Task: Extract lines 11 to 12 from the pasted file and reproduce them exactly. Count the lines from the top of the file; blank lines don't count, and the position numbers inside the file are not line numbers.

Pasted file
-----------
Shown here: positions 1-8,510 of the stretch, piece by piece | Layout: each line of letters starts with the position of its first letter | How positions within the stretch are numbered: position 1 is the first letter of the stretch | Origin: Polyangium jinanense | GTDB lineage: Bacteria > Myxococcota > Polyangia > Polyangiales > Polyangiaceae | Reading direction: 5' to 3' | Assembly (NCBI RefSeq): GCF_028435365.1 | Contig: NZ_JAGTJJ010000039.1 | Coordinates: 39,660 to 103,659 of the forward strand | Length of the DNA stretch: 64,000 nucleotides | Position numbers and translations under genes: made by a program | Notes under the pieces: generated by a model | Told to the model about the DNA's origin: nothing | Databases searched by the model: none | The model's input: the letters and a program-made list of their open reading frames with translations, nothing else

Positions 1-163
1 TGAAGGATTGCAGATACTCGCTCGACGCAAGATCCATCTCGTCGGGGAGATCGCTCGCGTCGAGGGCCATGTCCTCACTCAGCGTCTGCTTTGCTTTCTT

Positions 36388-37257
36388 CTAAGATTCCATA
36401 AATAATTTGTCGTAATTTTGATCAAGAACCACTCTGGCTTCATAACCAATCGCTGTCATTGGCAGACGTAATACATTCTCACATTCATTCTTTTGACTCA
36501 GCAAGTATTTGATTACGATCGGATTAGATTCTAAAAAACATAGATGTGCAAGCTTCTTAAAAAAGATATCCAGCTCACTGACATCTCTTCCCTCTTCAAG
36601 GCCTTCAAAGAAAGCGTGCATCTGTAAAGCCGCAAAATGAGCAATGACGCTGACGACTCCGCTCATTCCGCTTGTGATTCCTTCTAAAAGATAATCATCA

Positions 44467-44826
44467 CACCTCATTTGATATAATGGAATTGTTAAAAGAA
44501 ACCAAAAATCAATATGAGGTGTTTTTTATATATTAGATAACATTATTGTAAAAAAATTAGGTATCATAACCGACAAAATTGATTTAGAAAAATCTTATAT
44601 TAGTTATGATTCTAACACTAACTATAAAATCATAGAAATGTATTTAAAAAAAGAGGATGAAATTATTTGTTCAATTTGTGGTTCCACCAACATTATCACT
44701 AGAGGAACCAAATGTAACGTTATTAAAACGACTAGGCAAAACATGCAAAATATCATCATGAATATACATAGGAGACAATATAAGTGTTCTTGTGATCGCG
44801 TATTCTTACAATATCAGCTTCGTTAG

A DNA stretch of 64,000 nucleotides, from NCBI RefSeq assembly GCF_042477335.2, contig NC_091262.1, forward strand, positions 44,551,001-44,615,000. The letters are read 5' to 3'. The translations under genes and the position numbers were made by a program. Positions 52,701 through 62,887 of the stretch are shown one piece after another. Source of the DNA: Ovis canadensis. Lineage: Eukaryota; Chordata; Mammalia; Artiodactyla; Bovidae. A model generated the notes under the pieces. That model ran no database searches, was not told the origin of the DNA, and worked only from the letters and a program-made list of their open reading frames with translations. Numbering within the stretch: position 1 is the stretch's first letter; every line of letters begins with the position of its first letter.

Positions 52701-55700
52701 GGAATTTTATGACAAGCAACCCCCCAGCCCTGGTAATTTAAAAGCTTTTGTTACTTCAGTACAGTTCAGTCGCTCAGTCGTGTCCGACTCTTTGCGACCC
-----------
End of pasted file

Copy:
44501 ACCAAAAATCAATATGAGGTGTTTTTTATATATTAGATAACATTATTGTAAAAAAATTAGGTATCATAACCGACAAAATTGATTTAGAAAAATCTTATAT
44601 TAGTTATGATTCTAACACTAACTATAAAATCATAGAAATGTATTTAAAAAAAGAGGATGAAATTATTTGTTCAATTTGTGGTTCCACCAACATTATCACT